<small> tag decreases the text font size by one size smaller than a document's base font size; for example, from medium to small, or from x-large to large. Each nested
<small> element will further decrease the size by one size smaller.
The following table summarizes the usages context and the version history of this tag.
|Content:||Inline and text|
|Start/End Tag:||Start tag: required, End tag: required|
|Version:||HTML 3.2, 4, 4.01, 5|
<small>tag is only intended for short runs of text. It should not be used for extended spans of text, such as multiple paragraphs, or sections of text.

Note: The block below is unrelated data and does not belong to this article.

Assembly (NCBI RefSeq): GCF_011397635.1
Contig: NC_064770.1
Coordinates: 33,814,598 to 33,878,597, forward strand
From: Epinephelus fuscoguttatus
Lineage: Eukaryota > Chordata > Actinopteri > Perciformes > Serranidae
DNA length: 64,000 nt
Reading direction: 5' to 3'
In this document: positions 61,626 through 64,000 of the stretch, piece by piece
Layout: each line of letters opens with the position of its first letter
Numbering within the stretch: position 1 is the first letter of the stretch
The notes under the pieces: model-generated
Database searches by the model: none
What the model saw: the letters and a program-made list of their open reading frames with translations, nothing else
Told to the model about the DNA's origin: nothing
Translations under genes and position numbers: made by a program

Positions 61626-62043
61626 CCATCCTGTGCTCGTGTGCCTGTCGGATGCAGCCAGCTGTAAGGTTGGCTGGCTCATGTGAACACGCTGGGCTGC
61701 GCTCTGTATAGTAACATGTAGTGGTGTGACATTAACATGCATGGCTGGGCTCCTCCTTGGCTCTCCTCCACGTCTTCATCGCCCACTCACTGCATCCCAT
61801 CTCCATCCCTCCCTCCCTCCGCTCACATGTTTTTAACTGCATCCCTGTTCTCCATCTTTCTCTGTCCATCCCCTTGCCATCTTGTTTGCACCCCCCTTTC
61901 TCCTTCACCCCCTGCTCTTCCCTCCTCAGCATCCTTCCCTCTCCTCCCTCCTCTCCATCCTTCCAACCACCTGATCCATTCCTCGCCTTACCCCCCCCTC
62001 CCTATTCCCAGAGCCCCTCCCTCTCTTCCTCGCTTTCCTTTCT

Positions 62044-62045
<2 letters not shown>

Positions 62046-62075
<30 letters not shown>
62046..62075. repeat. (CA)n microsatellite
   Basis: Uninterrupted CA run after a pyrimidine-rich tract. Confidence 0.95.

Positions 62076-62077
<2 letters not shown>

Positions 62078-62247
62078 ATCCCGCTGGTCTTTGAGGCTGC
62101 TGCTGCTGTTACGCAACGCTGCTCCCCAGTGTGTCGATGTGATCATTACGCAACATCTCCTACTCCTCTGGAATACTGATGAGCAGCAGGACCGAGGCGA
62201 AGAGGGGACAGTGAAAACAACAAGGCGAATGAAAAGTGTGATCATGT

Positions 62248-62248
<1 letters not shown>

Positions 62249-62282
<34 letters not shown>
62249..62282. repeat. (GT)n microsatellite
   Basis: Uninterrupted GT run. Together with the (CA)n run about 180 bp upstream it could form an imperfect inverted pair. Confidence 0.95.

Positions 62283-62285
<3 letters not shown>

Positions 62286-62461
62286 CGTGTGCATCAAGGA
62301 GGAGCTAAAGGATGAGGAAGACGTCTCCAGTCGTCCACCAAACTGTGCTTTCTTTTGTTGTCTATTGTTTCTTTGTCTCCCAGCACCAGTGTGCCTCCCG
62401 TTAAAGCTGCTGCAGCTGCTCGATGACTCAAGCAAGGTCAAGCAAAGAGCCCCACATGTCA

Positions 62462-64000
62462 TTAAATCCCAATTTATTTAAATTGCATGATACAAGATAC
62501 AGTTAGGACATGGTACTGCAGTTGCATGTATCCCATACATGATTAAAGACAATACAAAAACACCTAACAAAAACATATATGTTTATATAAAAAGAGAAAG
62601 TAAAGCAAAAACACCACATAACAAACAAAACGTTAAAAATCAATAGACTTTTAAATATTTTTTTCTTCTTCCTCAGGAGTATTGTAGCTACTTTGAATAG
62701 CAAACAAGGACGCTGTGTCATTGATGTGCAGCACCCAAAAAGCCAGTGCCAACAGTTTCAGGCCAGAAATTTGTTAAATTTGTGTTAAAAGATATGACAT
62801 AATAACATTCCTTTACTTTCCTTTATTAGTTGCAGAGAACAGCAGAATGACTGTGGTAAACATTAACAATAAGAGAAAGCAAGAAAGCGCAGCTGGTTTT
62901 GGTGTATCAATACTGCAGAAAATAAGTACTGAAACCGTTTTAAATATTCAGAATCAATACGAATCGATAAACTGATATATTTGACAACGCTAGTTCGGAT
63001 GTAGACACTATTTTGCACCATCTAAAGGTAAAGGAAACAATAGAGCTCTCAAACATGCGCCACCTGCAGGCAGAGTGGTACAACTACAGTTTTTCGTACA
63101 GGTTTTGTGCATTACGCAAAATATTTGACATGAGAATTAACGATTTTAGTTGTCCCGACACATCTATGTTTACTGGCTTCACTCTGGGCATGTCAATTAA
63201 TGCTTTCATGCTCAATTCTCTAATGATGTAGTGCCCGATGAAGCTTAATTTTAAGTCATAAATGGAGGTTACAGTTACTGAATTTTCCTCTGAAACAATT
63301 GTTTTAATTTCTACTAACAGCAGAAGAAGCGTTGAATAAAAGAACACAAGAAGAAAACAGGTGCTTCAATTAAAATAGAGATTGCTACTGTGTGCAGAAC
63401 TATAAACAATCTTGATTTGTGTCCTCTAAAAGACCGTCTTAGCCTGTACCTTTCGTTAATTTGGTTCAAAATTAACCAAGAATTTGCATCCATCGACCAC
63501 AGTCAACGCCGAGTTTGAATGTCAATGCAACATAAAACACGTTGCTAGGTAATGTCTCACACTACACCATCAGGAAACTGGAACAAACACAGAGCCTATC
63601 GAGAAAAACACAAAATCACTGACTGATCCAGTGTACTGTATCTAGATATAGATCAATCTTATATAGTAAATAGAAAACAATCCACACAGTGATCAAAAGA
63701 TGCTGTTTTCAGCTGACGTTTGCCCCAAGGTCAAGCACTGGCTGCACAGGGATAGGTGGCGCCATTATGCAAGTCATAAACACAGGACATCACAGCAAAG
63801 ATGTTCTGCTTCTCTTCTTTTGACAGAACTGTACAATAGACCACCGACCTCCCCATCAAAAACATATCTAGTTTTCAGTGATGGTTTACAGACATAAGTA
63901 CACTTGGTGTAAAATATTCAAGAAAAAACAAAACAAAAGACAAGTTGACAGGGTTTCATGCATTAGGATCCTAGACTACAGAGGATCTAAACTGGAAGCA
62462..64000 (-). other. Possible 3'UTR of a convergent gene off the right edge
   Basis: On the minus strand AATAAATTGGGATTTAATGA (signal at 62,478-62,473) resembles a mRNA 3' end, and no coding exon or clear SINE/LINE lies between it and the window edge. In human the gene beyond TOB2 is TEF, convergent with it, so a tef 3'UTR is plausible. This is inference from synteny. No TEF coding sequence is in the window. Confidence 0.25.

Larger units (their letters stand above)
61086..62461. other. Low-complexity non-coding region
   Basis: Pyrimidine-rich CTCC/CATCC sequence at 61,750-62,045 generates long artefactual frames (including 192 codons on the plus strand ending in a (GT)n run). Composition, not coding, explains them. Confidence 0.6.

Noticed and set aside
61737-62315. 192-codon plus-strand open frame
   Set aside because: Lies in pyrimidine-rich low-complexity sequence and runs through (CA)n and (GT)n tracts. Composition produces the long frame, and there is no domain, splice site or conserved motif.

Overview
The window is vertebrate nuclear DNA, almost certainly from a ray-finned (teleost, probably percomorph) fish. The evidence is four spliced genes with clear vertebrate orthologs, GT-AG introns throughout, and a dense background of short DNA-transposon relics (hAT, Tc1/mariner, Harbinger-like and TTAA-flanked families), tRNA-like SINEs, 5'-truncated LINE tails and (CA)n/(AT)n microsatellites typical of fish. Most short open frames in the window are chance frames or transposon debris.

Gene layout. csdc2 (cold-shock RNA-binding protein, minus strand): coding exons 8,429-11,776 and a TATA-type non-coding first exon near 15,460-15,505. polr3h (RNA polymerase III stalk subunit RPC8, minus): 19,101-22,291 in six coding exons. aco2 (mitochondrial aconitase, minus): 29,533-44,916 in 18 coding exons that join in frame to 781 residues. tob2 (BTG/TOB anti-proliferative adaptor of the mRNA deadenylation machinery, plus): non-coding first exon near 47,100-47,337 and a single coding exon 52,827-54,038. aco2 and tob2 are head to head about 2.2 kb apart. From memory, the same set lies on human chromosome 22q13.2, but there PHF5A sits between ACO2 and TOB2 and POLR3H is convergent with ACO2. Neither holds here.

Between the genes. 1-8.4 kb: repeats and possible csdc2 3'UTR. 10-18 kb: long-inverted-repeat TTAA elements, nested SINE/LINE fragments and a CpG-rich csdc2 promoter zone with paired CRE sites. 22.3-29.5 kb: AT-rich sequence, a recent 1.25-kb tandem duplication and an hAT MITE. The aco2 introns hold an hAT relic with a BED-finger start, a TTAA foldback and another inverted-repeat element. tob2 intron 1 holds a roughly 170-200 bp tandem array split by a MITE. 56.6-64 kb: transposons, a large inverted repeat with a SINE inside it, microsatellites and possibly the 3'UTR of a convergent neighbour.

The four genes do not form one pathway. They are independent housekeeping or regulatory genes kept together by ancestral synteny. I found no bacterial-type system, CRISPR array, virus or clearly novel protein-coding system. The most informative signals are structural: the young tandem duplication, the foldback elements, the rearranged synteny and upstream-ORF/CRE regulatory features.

It doesn't convey any semantic information about the enclosed text — it simply renders the text in a "small" font.
However, this element is not deprecated and also valid in HTML5, but is used less frequently now, as there are better methods for controlling text size such as CSS
The basic syntax of the
<small> tag is given with:
The example below shows the
<small> tag in action.
ExampleTry this code »
<p>It's <small>small <small>smaller <small>smallest</small></small></small></p> <!--Alternative--> <p style="font-size:small;">This is a sample text.</p>
<small> tag doesn't have any specific attribute.
Like all other HTML tags, the
<small> tag supports the global attributes in HTML5.
<small> tag also supports the event attributes in HTML5.
<small> tag is supported in all major modern browsers.